1938 Alfa Romeo 8C 2900B

Ron Kimball Dan Gentile

The jury at the 2009 Villa d'Este Concorso d'Eleganza inevitably, but a bit reluctantly, designated this Alfa Romeo 8C 2900B Best of Show. The reluctance was not because Jon and Mary Shirley's 1938 Touring Superleggera Berlinetta was Best of Show at Pebble Beach last year, but because it was so far superior to the rest of the field that we--I was one of the seven jury members--were deprived of the usual spirited discussion that would have enlivened our lunch meeting had there been another close contender. As it was, the unanimous decision was attained in about half a minute, eliminating our usual fascinatingly passionate arguments. Too bad, because while actual judging is hard work, the debates moderated by jury chairman Lorenzo Ramaciotti are pure fun.

This is a truly remarkable car for many reasons. It had the most extraordinary performance road car chassis in the world when it was built more than seventy years ago. Developed from an earlier Type C monoposto racer for the Mille Miglia (8C 2900s won five times), the supercharged in-line eight-cylinder engine was enlarged from 2.3 liters to 2.9, giving at least 180 hp for road cars, 220 hp for racers. Of the total of about forty chassis made, ten were on the "lungo" 118-inch wheelbase, graced by closed Touring bodies, each one slightly different. This is probably the most beautiful, and it also has a significant competition history, winning the first-ever race at Watkins Glen in 1948.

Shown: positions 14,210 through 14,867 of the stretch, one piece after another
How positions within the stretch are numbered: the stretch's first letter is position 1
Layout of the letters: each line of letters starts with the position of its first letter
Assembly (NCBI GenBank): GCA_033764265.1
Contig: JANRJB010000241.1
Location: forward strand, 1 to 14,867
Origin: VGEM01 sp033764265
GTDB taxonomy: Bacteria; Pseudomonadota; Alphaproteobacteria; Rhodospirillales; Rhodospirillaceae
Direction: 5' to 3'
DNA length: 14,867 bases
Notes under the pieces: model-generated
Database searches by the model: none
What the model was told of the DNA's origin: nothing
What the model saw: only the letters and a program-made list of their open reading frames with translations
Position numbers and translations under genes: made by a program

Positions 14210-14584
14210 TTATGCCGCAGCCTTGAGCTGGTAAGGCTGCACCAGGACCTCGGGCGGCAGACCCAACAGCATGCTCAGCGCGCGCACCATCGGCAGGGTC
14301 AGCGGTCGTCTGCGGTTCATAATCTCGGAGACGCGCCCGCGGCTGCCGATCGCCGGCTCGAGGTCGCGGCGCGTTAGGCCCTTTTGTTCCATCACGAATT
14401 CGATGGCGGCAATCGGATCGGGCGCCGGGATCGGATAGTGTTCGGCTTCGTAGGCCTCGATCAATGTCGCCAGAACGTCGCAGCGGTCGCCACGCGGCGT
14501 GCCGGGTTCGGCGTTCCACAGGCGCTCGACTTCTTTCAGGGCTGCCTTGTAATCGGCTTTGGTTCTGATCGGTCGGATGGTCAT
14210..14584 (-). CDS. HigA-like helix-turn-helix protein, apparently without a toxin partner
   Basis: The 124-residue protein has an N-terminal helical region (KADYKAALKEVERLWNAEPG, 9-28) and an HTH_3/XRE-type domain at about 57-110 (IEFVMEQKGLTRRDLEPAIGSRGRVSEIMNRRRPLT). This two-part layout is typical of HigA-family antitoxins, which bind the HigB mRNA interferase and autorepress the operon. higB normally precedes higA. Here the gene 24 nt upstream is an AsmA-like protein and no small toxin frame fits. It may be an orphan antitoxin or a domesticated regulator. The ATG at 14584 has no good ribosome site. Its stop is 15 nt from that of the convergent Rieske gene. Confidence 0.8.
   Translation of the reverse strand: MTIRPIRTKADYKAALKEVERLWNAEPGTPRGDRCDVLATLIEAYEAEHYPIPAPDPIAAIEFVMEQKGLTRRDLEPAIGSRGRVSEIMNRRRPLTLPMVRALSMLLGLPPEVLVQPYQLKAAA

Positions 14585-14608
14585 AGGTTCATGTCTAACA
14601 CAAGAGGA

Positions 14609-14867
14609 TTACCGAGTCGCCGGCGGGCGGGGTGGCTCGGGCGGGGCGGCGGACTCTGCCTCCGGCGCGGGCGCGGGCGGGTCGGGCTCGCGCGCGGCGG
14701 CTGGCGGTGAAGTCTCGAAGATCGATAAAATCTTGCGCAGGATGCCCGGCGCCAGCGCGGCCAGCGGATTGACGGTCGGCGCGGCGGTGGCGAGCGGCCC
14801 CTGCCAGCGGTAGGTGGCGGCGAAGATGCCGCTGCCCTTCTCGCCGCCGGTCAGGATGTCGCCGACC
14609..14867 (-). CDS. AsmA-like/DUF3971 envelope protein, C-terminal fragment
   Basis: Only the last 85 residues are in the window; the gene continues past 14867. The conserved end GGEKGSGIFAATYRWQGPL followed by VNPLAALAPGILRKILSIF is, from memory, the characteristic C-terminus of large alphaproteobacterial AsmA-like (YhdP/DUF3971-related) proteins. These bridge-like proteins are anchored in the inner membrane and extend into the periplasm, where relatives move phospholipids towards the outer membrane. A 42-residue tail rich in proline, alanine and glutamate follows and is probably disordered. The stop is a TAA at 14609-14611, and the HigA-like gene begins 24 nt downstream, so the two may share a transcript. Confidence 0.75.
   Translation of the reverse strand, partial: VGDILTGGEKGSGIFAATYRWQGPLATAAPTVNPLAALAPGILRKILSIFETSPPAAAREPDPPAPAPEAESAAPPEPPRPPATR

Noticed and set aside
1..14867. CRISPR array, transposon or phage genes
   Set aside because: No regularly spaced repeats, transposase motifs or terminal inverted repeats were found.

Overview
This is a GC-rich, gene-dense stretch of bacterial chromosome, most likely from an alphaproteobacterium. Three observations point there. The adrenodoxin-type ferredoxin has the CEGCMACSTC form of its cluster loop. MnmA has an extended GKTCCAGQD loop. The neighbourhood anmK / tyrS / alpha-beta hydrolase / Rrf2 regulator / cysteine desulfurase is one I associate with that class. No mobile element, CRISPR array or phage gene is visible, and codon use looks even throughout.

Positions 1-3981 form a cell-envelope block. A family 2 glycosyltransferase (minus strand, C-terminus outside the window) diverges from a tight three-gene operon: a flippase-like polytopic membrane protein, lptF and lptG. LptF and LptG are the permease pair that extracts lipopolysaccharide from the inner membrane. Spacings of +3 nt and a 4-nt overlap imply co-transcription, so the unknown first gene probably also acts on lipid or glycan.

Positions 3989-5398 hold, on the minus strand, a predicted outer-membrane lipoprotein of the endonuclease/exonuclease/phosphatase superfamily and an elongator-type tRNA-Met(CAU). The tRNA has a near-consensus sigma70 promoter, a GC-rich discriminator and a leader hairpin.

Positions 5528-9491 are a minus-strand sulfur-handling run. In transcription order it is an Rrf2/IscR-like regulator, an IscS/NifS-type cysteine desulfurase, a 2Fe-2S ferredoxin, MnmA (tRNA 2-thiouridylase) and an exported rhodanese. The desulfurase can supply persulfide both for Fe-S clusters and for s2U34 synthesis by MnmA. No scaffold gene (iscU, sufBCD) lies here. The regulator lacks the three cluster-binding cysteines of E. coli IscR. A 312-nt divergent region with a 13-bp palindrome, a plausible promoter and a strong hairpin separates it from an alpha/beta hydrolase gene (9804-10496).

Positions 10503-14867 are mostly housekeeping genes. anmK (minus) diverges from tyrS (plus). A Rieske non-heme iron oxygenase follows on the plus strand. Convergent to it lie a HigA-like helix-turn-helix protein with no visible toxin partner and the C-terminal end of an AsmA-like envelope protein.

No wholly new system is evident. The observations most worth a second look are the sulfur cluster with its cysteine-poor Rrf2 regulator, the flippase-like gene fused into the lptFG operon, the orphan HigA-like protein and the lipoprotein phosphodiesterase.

Carrozzeria Touring was perfecting its "superlight" construction technique at just about the time that the 8C 2900 was new, and although applied to many marques, it was in full flower on the 2900B coupes, most of which had skirted rear wheels. Some covers were solid, some perforated as on the Shirley car, and at least one had a curious and quite ugly C-shaped skirt exposing the wheel but not the tire. Factory drawings also show bright metal strakes between the elongated slots on some designs for chassis of Fiat 1500s and Alfa 6C 2300s.

A curious feature that seems anomalous to me is that the top of the door window is almost horizontal to accommodate sliding glass, presumably in the interest of saving weight, because several earlier 2300 bodies were made with a far more harmonious profile, wherein the side daylight opening is curved to match the roof profile, rather like a Porsche 356 or 911. Another oddity is the wartlike rear lamp cluster, stuck on as though it were an afterthought, although there obviously had to be rear lighting. No matter; overall, the car is flawlessly detailed, a monument to Italian automotive design sensibility. An aspect of this body that differs from others in the series is the continuation of louvers from the hood onto the fixed side panel. Seen in profile or in plan, indeed from any angle, the composition is as close to perfect as anyone will come in combining function and aesthetics. Magnifico.

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